'The Golden Boy' started the fight well. He pressed forward and fought behind a solid jab. De La Hoya's jab, his best punch and tool of the fight, kept Mayweather at bay during certain portions of the bout. Even Emanuel Steward, the legendary trainer of Thomas Hearns and Wladimir Klitschko, was impressed with De La Hoya's jab as he commentated from ringside.

However, a great jab wasn't enough to defeat Floyd Mayweather.

As the fight went into the middle rounds, Mayweather began to land the crisper and sharper shots. His right hand was like a sniper, and while De La Hoya was never close to being knocked down or stopped, 'The Golden Boy' simply could not match Mayweather's accuracy.

Whenever Mayweather was against the ropes, De La Hoya was able to produce some eye-catching combinations, much to the delight of the anti-Mayweather crowd. However, these punches rarely found their target, and often rolled off Mayweather's shoulders or missed his chin altogether.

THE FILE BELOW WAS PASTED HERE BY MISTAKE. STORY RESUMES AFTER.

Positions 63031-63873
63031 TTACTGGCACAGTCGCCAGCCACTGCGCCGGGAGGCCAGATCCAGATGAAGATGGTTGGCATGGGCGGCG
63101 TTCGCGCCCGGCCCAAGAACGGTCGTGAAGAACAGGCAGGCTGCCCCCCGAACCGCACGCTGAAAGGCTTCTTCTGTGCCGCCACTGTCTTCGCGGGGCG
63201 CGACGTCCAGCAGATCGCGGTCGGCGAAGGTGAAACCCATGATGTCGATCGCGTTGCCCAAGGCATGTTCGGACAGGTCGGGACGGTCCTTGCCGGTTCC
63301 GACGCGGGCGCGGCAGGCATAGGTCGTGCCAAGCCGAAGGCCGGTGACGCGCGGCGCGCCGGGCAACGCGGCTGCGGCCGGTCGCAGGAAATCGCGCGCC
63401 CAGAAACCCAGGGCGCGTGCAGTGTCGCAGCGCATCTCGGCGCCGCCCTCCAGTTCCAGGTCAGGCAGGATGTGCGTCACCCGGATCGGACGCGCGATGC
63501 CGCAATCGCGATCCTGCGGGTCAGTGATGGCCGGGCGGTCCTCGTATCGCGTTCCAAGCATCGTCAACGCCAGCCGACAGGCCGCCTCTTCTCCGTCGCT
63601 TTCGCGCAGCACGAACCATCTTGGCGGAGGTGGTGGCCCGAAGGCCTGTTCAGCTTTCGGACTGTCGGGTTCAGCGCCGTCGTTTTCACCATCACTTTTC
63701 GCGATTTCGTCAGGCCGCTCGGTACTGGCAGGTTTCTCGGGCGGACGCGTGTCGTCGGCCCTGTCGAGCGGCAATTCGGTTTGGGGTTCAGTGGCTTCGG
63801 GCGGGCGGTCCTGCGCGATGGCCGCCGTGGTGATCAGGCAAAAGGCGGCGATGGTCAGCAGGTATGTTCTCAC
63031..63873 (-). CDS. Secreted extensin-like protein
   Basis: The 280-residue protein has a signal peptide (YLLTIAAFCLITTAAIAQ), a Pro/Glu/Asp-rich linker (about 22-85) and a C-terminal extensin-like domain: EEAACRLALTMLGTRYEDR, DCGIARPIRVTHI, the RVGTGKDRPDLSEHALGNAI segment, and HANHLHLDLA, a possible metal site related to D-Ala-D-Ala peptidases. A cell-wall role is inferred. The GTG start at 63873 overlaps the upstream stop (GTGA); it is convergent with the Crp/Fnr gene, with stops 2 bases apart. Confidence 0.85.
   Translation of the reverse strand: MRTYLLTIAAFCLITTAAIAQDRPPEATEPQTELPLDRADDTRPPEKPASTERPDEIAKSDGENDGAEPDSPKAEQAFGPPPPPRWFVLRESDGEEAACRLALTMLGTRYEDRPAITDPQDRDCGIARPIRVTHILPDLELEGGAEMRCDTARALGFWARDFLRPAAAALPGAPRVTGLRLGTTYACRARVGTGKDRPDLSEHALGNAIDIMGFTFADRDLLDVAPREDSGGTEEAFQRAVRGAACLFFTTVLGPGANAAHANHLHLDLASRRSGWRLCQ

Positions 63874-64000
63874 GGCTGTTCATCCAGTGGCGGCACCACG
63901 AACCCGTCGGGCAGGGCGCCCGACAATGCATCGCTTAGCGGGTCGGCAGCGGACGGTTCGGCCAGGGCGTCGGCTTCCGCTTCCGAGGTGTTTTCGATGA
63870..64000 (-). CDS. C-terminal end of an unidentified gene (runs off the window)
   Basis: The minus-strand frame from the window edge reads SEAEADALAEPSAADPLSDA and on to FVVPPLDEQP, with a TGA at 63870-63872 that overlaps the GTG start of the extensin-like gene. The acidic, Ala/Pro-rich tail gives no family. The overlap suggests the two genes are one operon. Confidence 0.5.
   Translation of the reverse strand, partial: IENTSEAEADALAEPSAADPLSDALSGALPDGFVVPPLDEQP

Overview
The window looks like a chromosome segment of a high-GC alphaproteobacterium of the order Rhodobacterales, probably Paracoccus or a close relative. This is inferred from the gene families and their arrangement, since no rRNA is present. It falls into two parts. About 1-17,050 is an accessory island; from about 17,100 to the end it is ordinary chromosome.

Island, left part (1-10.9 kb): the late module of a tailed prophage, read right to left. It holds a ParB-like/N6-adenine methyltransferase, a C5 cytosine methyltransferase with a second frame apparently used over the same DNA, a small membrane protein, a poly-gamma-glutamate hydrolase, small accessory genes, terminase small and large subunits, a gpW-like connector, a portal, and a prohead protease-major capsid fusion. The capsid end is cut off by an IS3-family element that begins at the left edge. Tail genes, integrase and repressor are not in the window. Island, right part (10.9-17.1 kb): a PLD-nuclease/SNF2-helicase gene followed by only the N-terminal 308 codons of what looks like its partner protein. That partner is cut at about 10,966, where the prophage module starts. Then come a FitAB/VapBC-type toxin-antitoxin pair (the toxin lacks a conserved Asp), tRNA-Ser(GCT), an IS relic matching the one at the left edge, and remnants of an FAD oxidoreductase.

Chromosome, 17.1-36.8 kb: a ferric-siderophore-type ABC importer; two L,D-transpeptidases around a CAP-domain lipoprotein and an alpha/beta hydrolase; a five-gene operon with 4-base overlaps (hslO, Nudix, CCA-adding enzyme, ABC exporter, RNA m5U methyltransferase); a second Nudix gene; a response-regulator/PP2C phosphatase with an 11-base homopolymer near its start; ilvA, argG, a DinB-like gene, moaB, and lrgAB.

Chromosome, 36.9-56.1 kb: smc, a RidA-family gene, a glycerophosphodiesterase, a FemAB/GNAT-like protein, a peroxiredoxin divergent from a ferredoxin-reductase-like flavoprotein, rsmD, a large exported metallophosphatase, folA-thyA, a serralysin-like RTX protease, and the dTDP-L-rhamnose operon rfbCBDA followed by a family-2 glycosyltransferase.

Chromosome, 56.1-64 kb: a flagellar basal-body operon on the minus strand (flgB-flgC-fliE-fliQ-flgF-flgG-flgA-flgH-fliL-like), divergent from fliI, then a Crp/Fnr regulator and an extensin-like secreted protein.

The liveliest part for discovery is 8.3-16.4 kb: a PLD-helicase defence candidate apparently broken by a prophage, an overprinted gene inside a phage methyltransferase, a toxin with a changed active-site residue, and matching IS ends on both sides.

In the end, Floyd Mayweather was declared the winner by split decision, and the new WBC light middleweight champion, making him a champion in five weight classes.

The fight with Oscar De La Hoya would catapult Floyd Mayweather away from his 'Pretty Boy' persona and into his newfound 'Money' identity.

#3. Floyd Mayweather vs. Diego Corrales

Floyd Mayweather vs. Diego Corrales wasn't a boxing match. It was a beatdown.

Mayweather stepped into the ring on January 20th, 2001 to defend his WBC super featherweight championship for the sixth time. His opponent was bigger, undefeated, and appeared to have superior knockout power. None of that mattered. Against Diego Corrales, Mayweather produced an absolute boxing masterclass.

Diego Corrales tried to chase and follow Mayweather as he tried to land body shots, but he simply had no answer against 'Money's astonishing speed and incredible precision. Throughout the bout, Corrales showed little offense and was battered bell-to-bell.

After suffering five knockdowns, three in the seventh round and two in the tenth, Corrales' corner threw in the towel.